Here are some things to consider. Captain Amel knew that most cruisers spend about 15-18% of their time actually under sail passage making. The rest of the time is spent exploring and enjoying new harbors after arrival or fixing stuff. Hook down, not sailing for days. He made a special locker for the life raft to keep it out of the sun and weather the 80% of the time the raft would not have to be deployed. The sun thermally cycles the raft inside of a canister every day as it goes up and down. Canister containments leak more often than they do not, also encouraged by thermal cycling which expands and contracts all the materials involved with the thermal radiation of the sun and the cool of the evening. Add some moisture and things deteriorate faster when stored outside. He also put it under cover as life rafts get stolen only less frequently than dinghies, outboards and anchors. Safe inside the locker, it is out of the sun and weather and concealed from sight. It will last much longer this way and not find its way to ‘new ownership’.
The standard Super Maramu launch system for the life raft involves using the mizzen staysail halyard and the main sheet winch. When I questioned Captain Amel about this being a bit slow and clumsy, he retorted something like this. “Mr. Potter, you don’t know who your parents are. This boat has four watertight bulkheads and a double bottom. If you are ever in danger of sinking, you are having a really bad day. You will grab the life raft with one hand and hoist it on deck easily with the adrenalin you will be gifted.” That said, all Amel owners should practice life raft extraction on a nice sunny day and do it several times so you could do it if it is dark and you are scared.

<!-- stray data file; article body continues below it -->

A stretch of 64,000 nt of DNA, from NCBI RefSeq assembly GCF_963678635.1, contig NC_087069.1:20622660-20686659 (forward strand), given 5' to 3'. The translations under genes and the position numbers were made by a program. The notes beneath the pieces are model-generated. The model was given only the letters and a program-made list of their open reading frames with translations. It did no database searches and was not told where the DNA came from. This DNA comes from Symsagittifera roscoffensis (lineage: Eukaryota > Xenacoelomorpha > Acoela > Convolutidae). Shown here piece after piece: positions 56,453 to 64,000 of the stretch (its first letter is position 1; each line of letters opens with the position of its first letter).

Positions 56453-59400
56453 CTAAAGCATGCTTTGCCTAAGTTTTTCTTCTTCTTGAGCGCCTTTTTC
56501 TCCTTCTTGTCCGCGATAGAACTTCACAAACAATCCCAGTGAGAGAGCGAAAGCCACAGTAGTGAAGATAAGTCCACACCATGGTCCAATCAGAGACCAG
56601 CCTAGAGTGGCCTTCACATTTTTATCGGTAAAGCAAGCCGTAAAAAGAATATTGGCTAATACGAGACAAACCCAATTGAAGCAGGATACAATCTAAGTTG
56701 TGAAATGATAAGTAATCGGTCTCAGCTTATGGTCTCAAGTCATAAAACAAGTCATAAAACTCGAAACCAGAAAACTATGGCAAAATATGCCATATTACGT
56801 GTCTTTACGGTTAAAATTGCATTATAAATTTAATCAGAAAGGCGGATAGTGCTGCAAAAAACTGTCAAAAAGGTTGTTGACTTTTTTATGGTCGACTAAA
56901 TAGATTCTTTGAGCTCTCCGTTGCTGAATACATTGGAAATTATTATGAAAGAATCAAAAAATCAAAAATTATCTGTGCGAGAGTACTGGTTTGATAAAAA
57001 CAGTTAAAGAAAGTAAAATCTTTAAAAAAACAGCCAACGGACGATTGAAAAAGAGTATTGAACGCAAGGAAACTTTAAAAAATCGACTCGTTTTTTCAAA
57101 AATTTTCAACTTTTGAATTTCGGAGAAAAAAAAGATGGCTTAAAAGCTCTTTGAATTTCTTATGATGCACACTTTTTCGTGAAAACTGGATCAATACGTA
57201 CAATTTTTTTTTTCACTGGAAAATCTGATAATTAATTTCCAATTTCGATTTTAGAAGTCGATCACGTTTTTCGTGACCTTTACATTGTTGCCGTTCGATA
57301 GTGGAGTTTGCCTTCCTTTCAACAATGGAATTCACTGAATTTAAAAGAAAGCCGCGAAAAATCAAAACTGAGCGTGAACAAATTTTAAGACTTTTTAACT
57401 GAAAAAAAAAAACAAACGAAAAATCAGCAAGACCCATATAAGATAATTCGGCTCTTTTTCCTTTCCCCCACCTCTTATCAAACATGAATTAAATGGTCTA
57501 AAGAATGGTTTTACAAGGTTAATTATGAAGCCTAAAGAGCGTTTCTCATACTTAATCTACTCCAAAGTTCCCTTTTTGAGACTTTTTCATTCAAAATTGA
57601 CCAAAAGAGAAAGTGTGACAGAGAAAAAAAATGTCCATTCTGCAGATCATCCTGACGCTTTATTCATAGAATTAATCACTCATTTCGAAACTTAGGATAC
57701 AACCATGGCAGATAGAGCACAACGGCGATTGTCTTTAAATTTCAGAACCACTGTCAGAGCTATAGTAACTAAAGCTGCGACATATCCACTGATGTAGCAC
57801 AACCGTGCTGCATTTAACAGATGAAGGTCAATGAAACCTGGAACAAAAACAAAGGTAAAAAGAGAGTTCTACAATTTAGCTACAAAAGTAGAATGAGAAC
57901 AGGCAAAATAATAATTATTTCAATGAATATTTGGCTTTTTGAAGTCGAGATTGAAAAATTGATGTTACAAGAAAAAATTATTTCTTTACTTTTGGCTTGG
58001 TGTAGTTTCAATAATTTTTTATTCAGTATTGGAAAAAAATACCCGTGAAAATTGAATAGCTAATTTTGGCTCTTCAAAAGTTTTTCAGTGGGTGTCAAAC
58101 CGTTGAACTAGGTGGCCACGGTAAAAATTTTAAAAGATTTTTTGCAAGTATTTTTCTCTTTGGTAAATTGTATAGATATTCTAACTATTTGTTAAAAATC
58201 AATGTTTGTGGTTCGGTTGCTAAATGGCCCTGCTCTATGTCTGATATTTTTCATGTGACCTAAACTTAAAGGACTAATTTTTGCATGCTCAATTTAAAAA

The life rails were not designed to hold the weight of and more so the surface area the hard canister presents to big waves. When I was selling new Super Maramu’s, if a client insisted on a rail mount liferaft, Amel would not install it as they did not want to be responsible. The outboard is mounted on a stronger section of the life rail and presents a smaller impact profile and is supposed to be in the aft lazarette when offshore. It will last longer this way. The life raft locker does not lend itself well to a sail locker. Besides, you hve a dedicated space for the ballooner lines and the big ballooner needs to be forward for easier setting/retrieval and the mizzen staysail is best kept in the cockpit lockers. You’ll see…